I couldn’t bring myself to look at the screen. I was there. The critic was there. My artwork was there. And that screen was there, revealing, character by character, every word, every typo, every revision the critic entered about my work.

I sat off to the side, watching a few others watching the screen. One was a fellow local arts writer. The other was a curious member of the public. I could see on the screen that the critic had switched from the Word document to her desktop, where she appeared to be using some kind of application. “What’s happening?” I queried from my sequestered spot. “She’s using the thesaurus!” someone cried. From my vantage point I could just make it outshe was looking up synonyms for the word “meaningful.”

This was neither an artist’s fever dream nor a scene from an absurdist play but a moment in Lori Waxman’s public performance project 60 wrd/min art critic, which took place two weeks ago at the Durham Arts Council.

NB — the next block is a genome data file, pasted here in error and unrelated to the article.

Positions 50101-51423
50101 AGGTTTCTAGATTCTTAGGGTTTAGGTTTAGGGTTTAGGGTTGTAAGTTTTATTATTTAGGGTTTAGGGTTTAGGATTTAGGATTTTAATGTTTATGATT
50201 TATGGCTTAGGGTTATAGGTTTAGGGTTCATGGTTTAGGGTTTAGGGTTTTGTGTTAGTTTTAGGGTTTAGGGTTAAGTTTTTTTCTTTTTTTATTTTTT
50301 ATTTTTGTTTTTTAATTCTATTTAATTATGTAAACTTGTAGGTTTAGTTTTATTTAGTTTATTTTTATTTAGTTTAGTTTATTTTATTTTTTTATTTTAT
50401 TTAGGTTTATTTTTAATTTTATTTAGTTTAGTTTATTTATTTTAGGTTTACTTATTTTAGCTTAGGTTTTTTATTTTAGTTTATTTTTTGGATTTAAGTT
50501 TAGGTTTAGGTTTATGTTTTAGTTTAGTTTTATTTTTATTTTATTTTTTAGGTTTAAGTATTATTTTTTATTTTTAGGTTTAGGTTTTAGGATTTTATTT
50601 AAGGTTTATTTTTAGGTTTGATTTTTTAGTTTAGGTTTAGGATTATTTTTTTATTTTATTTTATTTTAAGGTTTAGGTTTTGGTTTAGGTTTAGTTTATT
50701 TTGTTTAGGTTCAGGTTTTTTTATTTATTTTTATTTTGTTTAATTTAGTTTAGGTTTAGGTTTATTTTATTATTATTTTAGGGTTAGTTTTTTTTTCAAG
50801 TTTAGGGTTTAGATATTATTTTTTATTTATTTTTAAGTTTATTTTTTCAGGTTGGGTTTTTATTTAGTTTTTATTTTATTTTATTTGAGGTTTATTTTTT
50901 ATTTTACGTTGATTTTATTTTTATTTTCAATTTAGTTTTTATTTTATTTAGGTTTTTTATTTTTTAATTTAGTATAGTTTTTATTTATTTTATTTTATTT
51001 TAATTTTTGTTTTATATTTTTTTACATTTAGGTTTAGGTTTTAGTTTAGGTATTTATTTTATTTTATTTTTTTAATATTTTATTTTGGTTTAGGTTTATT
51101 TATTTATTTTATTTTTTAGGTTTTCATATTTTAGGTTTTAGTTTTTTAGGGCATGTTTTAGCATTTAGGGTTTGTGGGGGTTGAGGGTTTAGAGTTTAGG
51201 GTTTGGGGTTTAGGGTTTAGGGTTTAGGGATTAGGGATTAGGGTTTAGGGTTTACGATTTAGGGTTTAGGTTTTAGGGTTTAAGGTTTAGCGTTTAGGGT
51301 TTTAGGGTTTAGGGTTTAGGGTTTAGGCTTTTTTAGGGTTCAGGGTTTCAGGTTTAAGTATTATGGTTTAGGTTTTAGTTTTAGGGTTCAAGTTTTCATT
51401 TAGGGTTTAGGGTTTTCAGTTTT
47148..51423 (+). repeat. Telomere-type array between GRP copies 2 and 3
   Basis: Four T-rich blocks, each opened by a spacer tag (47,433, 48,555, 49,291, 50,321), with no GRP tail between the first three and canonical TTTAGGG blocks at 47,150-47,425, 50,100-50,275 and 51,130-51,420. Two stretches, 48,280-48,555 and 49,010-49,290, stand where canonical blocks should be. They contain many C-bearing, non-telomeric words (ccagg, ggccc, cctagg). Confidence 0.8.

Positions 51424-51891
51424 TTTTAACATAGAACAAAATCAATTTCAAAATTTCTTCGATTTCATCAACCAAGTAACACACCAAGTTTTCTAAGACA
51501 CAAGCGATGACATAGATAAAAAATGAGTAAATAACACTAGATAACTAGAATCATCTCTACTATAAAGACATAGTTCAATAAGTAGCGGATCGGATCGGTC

Waxman is an accomplished professional art critic. She freelances for the Chicago Tribune and has written for heavyweight art magazines such as Artforum and for scores of other well-respected publications. As an art-world insider, Waxman began to question her role as a critic. The art review is a very real form of currency. A single, well-placed review can catapult an artist from obscurity to prominence. Why are some artists afforded this privilege while others are denied? One of the reasons seemed to be merely geographic. If you’re not in New York, Los Angeles or Chicago, you might be out of luck. Waxman wondered how she might, in some way, tweak the system a bit.